Wisk, the aerospace company currently developing the eVTOL aircraft called the Cora, has proceeded with a “Transport Trial” to advance autonomous flight in New Zealand. In addition, Wisk will be integrating Insitu Pacific Pty Ltd, an unmanned aerial systems developer and Boeing subsidiary into their program. Integrating Insitu into the Transport Trial will allow Wisk to use Boeing’s expertise and advanced technology to the project, according to Wisk’s press release.
According to Anna Kominik, Asia Pacific Region Director for Wisk, “New Zealand presents a unique opportunity and we are immensely proud to have been recognized by the New Zealand Government as the first airspace integration industry partner. New Zealand’s focus on decarbonizing its economy as part of the electric transport evolution directly aligns with Wisk’s mission to deliver safe, everyday flight for everyone through effective, accessible and sustainable urban air mobility solutions.”
Wisk’s Transport Trial is part of New Zealand’s Airspace Integration Trial Program (AITP), which entails testing and demonstrating the integration of unmanned aircraft into airspace. Along with multiple government agencies and New Zealand’s Airways Corporation, Wisk will be performing flight tests, simulation work, and data analysis. The first phase of the Trial will focus on gathering and analyzing this data in order to support integrating eVTOL aircraft into the airspace system, according to a Wisk representative.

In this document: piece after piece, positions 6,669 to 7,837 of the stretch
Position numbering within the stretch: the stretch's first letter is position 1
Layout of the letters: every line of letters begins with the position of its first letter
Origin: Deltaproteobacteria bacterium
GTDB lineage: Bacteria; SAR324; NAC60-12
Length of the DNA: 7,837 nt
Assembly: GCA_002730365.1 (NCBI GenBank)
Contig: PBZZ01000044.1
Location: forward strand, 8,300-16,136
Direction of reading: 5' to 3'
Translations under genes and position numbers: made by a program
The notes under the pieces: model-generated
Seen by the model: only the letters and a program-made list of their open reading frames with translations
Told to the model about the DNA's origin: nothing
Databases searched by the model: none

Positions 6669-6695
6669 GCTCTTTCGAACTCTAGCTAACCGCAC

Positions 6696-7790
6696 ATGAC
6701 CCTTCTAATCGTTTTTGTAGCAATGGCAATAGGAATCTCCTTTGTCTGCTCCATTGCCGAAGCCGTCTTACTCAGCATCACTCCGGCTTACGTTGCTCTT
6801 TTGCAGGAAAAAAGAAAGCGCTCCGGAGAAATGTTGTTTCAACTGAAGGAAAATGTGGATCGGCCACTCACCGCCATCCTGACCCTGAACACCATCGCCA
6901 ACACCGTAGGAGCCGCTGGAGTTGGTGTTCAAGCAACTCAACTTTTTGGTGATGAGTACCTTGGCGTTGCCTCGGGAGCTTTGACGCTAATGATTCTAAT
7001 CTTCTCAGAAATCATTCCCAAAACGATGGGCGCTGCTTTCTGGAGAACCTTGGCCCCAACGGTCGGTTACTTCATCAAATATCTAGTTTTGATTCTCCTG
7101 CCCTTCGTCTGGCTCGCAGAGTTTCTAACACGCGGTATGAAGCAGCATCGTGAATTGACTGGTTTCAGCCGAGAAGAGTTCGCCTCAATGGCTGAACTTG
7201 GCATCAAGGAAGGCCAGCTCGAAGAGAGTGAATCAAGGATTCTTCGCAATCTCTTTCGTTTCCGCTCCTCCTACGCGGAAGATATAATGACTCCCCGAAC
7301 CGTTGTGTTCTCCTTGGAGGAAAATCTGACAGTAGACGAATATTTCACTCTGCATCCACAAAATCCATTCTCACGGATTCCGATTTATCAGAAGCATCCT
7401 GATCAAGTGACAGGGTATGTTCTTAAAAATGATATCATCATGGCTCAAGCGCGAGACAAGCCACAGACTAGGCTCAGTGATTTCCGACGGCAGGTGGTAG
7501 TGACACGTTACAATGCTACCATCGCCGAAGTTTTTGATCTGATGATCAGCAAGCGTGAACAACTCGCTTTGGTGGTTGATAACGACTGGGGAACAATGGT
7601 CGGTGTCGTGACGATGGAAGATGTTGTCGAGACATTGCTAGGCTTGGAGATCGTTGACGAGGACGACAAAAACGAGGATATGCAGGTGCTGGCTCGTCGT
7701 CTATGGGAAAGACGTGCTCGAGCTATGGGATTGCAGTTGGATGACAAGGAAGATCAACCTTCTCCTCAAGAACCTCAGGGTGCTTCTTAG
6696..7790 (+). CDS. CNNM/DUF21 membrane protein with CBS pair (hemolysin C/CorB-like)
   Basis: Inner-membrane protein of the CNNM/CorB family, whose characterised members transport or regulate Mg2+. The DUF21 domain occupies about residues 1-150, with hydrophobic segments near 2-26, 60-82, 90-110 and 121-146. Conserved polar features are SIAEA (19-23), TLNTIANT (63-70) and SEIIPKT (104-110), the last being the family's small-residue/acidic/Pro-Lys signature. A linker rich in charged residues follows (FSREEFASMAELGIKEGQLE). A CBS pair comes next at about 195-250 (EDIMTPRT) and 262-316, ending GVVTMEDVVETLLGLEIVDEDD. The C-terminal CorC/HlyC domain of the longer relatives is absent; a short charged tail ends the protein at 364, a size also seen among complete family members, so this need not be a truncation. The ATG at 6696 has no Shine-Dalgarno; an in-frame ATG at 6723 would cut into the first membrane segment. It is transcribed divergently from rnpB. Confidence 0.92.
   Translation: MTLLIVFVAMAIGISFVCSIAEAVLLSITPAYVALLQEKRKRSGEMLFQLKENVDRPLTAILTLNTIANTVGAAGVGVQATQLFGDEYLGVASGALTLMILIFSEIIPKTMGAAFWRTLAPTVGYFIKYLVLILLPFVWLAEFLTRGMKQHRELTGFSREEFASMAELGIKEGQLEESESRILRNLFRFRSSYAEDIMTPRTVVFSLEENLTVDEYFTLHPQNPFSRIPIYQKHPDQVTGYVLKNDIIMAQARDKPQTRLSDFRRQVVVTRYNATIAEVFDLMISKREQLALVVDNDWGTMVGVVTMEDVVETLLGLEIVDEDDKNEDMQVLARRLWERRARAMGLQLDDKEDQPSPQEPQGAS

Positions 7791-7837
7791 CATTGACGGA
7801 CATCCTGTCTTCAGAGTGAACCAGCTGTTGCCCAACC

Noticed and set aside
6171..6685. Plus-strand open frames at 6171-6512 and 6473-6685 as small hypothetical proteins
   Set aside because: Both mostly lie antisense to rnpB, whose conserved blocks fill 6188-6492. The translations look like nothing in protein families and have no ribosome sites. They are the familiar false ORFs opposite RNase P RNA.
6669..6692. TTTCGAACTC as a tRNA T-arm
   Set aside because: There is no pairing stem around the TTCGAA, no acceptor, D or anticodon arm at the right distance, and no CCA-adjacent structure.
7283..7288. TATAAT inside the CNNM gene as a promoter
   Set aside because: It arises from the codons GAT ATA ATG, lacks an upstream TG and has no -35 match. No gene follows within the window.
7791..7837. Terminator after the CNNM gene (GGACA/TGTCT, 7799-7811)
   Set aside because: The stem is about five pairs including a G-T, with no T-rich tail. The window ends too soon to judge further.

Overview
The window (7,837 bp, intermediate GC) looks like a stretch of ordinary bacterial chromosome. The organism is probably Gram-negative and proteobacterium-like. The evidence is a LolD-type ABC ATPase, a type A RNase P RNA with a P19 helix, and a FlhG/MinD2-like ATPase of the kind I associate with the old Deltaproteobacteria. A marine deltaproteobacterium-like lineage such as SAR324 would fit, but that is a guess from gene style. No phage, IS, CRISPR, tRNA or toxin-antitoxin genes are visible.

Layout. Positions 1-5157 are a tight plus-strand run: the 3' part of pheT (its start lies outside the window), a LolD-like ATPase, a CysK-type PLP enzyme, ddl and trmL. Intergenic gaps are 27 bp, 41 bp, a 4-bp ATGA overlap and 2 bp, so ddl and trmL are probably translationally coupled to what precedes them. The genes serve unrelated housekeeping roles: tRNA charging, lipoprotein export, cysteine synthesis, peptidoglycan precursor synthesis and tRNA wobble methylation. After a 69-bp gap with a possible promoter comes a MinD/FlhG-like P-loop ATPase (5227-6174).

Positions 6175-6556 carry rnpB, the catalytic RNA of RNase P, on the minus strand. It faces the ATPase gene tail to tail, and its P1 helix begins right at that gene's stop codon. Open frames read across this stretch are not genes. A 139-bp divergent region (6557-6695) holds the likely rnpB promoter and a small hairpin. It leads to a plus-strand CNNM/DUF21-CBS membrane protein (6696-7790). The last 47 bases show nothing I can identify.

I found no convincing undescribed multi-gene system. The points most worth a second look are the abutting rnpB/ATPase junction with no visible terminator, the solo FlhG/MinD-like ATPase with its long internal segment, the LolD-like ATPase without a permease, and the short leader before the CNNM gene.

According to Gary Gysin, CEO of Wisk, “Wisk has always seen the distinct advantages of New Zealand, including the country’s globally respected Civil Aviation Authority and flexibility for Remotely Piloted Aircraft Systems (RPAS), These factors, combined with the advantages of testing and operating in a relatively un-congested airspace and the innovative culture of early adoption, makes New Zealand uniquely positioned as a leader for autonomous UAM integration trials.”
“The aim of the Transport Trial, which is part of the New Zealand government’s, broader Airspace Integration Trial Program (AITP), is to safely evaluate, test, and demonstrate the integration of unmanned aircraft into existing airspace,” the representative for Wisk said. “The goal is to provide robust data that can be used by Governments, ANSP, and Civil Aviation Authorities to advance standards globally.”
“We are not providing details on the specifics around this yet,” the representative said. “However, it is important to stress that the Transport Trial is platform agnostic as its goal is to advance autonomous passenger transport in New Zealand – and other jurisdictions – as well as inform/support other trials in the AITP, focused around cargo delivery, agricultural services, and hazard management and monitoring services. This is part of our recognition that the operating ecosystem is as important as a certified aircraft.”
Why it’s important: Wisk presents their latest progress on their development of the Cora in conjunction with the New Zealand government. Thanks to Boeing’s continued firm commitment to the aerial mobility sector. Additionally, with the promising outlook for New Zealand’s lockdown situation, Wisk looks to take full advantage of the potential early return for the Cora.
Source // Aviation Today